Several years ago, the Chargers were the perennial powerhouse of the AFC West, but now they face missing the postseason for a third consecutive campaign.
There are problems on the field, on the sidelines and in the executive suites. There are too many issues for this team to regroup and rally for a postseason push this season.
The following is a list of five reasons the Chargers 2012-13 season is over in Week 9.
You may wonder how a solid, veteran middle linebacker could be a reason why a team would miss the postseason. After all, Takeo Spikes is in his 15th NFL season, has played 178 games and has been selected to the Pro Bowl twice.
On the long list of accomplishments throughout Spikes' distinguished career there is one thing missing. Never, in his tenure in the NFL has Spikes ever played for a playoff team.
Spikes has played for the Bengals, Bills, Eagles, 49ers and Chargers, and while the uniform has changed over the years, the one constant has been Spikes experiencing the postseason as a spectator rather than a participant.
Sure it may seem crazy to suggest the Chargers will fail to make the postseason because Takeo Spikes is on the roster, but in sports, streaks have meaning. Based on the recent performance of the team, I think this one stays intact.
The Chargers once had a three-headed monster in their receiving corps comprised of Vincent Jackson, Malcom Floyd and Antonio Gates.
Jackson left via free agency to Tampa Bay and the Chargers have failed to adequately replace his production. Floyd is now facing the opponents' top cover corners and Gates has been slowed by age and injury.
The Chargers first option to replace Jackson was former Saints wideout Robert Meachem. Through seven games, Meachem has only 12 receptions for 189 yards and two touchdowns. Across the country, Jackson has 29 catches for 626 yards and five touchdowns. Replacement fail.
Meachem's lack of production can be attributed to lack of cohesion with quarterback Philip Rivers, a lack of comprehension of Norv Turner's offense and a lack of capacity to be the big-play receiver the Chargers need. His dropped pass against the Cleveland Browns has quickly become a metaphor for a season characterised by missed opportunities and lack of focus.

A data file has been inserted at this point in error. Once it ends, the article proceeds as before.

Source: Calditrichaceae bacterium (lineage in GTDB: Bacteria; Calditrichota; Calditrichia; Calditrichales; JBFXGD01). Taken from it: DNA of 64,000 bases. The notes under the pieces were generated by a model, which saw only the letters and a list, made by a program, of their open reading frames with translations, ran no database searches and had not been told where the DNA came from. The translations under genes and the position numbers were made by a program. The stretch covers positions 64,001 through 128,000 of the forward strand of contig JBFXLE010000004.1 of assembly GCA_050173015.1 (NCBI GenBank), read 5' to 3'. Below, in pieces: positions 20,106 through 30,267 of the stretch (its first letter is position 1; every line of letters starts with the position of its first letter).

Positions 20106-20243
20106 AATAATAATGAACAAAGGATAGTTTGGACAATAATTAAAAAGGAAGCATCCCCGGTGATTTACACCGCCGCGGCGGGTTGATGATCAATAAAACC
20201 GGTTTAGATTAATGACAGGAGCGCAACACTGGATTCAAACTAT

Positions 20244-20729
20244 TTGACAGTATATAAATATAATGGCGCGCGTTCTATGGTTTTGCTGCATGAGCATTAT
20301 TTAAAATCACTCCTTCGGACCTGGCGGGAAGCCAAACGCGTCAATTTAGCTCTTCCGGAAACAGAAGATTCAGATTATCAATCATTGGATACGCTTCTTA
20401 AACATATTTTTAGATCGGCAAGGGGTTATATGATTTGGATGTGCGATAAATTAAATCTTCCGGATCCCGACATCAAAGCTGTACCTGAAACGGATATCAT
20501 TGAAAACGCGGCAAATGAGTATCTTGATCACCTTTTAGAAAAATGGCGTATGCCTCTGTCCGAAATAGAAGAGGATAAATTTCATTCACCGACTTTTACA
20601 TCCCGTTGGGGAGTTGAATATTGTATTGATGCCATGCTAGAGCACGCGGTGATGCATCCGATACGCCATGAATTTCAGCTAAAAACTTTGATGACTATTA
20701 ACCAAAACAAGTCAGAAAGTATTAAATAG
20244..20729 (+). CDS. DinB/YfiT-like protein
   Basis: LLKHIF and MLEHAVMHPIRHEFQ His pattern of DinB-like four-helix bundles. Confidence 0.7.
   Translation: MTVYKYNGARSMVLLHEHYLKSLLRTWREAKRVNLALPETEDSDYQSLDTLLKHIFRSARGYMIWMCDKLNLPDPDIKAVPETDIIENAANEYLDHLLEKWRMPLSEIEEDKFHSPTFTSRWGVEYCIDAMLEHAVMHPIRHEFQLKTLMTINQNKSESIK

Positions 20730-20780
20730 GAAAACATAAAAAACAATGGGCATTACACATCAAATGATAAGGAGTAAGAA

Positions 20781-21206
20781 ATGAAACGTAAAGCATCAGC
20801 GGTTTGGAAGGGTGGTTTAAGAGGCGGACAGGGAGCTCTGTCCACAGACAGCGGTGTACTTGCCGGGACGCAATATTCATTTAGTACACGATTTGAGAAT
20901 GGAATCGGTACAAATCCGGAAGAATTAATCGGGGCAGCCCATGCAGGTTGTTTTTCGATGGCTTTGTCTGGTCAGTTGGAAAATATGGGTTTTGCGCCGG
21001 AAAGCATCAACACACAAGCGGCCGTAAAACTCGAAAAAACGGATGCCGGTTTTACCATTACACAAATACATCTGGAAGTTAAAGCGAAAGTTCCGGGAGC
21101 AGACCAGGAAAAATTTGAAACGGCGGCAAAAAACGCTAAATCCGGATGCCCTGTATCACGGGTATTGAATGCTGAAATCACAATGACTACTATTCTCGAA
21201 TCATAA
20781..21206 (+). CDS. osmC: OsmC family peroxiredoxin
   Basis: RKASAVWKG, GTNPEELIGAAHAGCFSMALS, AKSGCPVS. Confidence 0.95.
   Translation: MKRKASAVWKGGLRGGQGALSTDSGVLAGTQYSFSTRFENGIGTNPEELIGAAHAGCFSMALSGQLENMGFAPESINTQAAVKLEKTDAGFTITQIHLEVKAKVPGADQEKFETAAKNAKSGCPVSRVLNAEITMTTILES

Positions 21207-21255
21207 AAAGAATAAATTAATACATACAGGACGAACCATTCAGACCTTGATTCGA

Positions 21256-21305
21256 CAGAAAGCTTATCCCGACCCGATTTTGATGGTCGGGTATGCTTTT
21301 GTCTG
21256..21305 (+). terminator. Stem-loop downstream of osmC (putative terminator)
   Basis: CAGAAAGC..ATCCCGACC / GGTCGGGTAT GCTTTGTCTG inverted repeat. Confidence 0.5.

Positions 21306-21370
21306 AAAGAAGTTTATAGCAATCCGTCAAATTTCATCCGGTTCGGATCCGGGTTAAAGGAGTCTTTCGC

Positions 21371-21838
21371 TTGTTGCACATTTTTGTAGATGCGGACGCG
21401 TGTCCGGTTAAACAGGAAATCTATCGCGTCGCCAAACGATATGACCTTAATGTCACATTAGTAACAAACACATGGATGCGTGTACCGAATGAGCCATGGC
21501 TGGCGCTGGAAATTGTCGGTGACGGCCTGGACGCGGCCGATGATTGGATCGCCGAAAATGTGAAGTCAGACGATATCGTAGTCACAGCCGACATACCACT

Behind Meachem is a group of uninspiring pass catchers who don't seem capable of making a significant impact to this team. Eddie Royal was brought in from Denver to be a legitimate slot receiver and help in the return game, but in reality, he has missed two games due to injury and been about as productive as Meachem in the games he has played.
Vincent Brown showed flashes of being a potential star last season but has missed the entire season with a broken ankle and appears to be quite a ways out from making a return.
The Chargers offense is known for it's big play vertical passing game, but with the current crew of receivers, the team is struggling just to get past the first down marker.
Much of the blame for the Chargers recent failures has fallen on the poor play of Philip Rivers. And while he does deserve the criticism he's receiving, many other factors must be taken into consideration.
There are three main aspects that contribute to the success or failure of a quarterback. Those include a consistent run game, solid receivers and protection.
The Chargers run game has been generally good when called upon and I covered the weakness at receiver in the previous slide, but the lack of protection may have the most significant impact on Rivers's reversal of fortune.